19 October 2018
A fake ad mashing up footage from old TV commercials by Jackie Chan has gone viral. Photo: YouTube
A fake ad mashing up footage from old TV commercials by Jackie Chan has gone viral. Photo: YouTube

Duang! Chinese make fun of Jackie Chan

Jackie Chan might still be popular in China, but these days the pro-Beijing actor is as well-known as fodder for jokes as he is for his martial arts and slapstick humor on screen, AP reports.

A made-up word he uttered in an old television commercial, duang – meaning something like “ta-da!” has become popular on social media after a new mash-up video of the ad made the rounds.

Chan used the sound in a 2004 infomercial to sell shampoo. In the ad, he declares that no duang — referring to special effects — were used to make his hair look blacker, shinier and softer, but that the shampoo itself did the trick.

Authorities later ruled that the commercial made false claims, and Chan’s reputation suffered.

Duang began appearing on social media days before the country’s rubber-stamp legislature began its annual session this week.

Some netizens use it to poke fun at the credibility of delegates and express dissatisfaction with the political system.

Chan, who was appointed to the Chinese People’s Political Consultative Conference, the top political advisory body, in 2013, has been targeted not only because he is a showbiz celebrity but because he has gained a reputation for ingratiating himself with the Communist Party to advance the prospects of his movies in China’s massive market.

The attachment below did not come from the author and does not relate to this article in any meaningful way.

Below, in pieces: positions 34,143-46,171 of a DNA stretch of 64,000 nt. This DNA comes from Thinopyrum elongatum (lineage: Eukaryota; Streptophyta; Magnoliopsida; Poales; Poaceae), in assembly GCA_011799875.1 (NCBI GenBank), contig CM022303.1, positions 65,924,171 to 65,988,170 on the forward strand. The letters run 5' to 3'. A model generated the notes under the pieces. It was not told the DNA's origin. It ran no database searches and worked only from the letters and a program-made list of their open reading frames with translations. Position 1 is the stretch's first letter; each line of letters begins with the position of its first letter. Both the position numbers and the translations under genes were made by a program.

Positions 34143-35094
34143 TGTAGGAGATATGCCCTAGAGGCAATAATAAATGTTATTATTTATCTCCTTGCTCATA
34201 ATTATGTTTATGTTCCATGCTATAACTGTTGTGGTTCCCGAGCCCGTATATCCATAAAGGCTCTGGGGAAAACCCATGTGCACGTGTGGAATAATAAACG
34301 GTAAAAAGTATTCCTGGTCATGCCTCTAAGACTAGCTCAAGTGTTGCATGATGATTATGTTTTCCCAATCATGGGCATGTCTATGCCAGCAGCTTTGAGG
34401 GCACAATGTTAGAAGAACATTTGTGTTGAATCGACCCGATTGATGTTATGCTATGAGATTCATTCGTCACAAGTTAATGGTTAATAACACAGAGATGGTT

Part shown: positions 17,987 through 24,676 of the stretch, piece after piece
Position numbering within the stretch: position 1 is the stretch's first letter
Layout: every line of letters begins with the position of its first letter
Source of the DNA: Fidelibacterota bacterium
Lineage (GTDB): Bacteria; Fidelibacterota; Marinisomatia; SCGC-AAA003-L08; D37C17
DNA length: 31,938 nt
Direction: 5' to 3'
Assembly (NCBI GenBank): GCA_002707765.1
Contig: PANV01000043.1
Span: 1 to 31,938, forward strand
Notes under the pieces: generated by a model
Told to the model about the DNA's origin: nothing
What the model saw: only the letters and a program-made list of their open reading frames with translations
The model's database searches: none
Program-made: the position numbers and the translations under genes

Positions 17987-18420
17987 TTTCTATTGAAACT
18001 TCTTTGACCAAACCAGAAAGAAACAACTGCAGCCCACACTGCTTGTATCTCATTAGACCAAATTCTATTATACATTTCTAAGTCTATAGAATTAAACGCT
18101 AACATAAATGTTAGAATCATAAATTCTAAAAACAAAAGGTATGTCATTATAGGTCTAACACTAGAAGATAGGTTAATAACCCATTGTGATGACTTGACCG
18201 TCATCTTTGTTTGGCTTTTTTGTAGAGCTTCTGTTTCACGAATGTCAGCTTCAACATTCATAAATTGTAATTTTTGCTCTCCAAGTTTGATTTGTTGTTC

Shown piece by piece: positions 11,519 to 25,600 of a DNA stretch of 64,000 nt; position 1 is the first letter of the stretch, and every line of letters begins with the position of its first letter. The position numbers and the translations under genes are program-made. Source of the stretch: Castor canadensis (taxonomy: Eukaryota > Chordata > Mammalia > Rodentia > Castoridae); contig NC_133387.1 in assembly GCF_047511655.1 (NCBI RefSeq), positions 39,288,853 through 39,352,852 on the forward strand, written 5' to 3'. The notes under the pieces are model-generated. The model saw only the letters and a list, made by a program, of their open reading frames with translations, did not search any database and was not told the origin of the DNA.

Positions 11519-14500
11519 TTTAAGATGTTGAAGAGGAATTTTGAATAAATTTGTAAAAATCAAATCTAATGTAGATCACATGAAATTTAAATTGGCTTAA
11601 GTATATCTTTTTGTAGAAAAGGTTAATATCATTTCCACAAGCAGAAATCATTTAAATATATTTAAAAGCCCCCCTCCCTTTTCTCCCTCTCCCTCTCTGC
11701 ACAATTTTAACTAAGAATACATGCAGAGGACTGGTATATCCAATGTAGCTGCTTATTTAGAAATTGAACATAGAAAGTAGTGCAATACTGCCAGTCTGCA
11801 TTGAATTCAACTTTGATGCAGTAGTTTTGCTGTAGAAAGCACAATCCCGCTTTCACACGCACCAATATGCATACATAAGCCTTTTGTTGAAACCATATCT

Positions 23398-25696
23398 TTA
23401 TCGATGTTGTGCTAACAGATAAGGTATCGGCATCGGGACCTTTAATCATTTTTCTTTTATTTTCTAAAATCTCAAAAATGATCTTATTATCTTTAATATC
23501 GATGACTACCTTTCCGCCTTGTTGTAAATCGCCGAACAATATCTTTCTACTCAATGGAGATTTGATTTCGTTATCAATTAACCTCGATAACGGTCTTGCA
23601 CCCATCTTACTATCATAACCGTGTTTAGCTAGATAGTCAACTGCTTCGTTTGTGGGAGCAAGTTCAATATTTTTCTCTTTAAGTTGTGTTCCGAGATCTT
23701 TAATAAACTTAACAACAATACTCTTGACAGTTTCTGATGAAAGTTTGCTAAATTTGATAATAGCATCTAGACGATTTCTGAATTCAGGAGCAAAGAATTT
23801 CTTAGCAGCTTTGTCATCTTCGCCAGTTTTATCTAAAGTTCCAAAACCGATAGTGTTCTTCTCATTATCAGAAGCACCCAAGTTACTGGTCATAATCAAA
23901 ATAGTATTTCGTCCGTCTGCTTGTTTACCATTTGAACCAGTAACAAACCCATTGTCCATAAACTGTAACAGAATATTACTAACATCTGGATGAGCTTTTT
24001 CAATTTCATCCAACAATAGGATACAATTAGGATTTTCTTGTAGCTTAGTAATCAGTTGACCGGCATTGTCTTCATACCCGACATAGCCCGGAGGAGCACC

So far, he has been a good sport about the resurgence of duang.

“It’s quite funny,” he told reporters.

Not everything Chan himself has said has struck the public as funny, however.

In 2009, he opposed greater freedom for the people of Hong Kong and Taiwan, saying, “The Chinese need to be supervised, or they will do whatever they please.”

Last year, he spoke out against Hong Kong’s democracy protests.

“What Jackie Chan has said shows he does not have the sense of right or wrong but the sense of interest,” the report quoted Professor Hu Xingdou, an economist at the Beijing Institute of Technology who called for a boycott of Chan in 2009, as saying.

Jokes suggesting slyness and snobbery on Chan’s part have emerged on the internet in recent years.

When his son, actor Jaycee Chan Jo-ming, was arrested, and later convicted, on drug charges last year, the public sneered, making much of the irony that Chan senior has served as China’s anti-drug ambassador.

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